UVC Webcam Devices
Most modern webcams are UVC compliant, which is actually a good thing because, in the past, webcam drivers and interfaces were often proprietary (meaning that, in order to provide device support under Linux, driver developers may have needed to sign an NDA for chipset information, or had to proceed through time-consuming reverse engineering efforts that required one to decompile or monitor/sniff USB traffic).
Some of the devices supported by this driver include:
- several USB2.0 Logitech Quickcams, such as:
- the Quickcam Orbit MP
- the Quickam for Notebooks Pro (Note that the Quickcam for Notebooks Deluxe is not a UVC webcam; it's supported by the gspca driver described below)
- the Quickcam Fusion
- All those webcams are 1.3MP devices. They will also work in USB 1.1 mode, but are then limited to 640x480. In that case, you could go for the Quickcam Pro 5000, which is a 640x480 device
- the Dell Notebook
- and the Cisco VT Camera II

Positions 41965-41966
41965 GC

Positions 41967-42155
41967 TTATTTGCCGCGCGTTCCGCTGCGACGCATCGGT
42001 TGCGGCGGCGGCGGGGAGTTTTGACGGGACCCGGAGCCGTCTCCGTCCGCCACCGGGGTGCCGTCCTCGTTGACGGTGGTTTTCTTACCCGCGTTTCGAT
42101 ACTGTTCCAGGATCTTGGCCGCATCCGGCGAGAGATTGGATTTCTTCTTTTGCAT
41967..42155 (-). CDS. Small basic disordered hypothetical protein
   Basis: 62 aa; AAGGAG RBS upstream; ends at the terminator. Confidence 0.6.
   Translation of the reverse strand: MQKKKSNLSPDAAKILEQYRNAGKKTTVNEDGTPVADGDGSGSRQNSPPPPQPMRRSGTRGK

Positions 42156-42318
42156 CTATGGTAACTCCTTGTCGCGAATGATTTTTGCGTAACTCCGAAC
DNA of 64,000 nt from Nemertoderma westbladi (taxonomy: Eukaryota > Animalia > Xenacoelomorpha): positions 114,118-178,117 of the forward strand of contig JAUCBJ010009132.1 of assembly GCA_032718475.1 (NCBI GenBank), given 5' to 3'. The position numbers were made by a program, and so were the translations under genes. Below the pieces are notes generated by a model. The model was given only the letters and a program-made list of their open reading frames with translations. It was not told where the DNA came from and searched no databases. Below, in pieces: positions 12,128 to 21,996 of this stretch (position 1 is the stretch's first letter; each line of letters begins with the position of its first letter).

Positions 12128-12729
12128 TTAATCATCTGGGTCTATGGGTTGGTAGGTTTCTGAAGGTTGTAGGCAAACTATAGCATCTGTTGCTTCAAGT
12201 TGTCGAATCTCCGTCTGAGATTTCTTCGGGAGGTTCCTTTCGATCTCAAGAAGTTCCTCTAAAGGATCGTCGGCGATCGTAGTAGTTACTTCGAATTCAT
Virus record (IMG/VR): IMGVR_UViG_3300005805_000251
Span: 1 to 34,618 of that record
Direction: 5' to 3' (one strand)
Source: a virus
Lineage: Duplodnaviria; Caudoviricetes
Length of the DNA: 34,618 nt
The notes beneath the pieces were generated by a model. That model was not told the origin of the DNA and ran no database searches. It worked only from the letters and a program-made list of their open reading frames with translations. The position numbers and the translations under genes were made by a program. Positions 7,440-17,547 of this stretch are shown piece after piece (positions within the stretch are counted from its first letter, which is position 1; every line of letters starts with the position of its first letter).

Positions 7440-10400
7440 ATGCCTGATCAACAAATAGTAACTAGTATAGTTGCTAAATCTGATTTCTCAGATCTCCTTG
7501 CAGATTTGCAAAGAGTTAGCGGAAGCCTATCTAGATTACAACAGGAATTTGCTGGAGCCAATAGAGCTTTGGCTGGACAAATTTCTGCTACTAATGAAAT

And while UVC webcams are well supported, you must be aware of a few issues:
- The linux-uvc driver is V4L2-only. This means applications which support V4L1 only will not work. V4L1 is officially deprecated, and have been removed from the kernel recently, so most drivers have or will switch to V4L2 anyway.
- The 4 Logitech UVC webcams mentioned above compress images in MJPEG for resolutions up to 960x720. This means that applications must be able to decompress MJPEG streams to use the webcam at lower resolutions. Ekiga and motion support MJPEG compression. UVC webcams like the OmniVision OV2640 (built into Dell M1530 and Inspiron laptops) actually *require* MJPEG compression for high resolutions up to 1600x1200, whereas using the standard YUV encoding limits resolution to standard 640x480.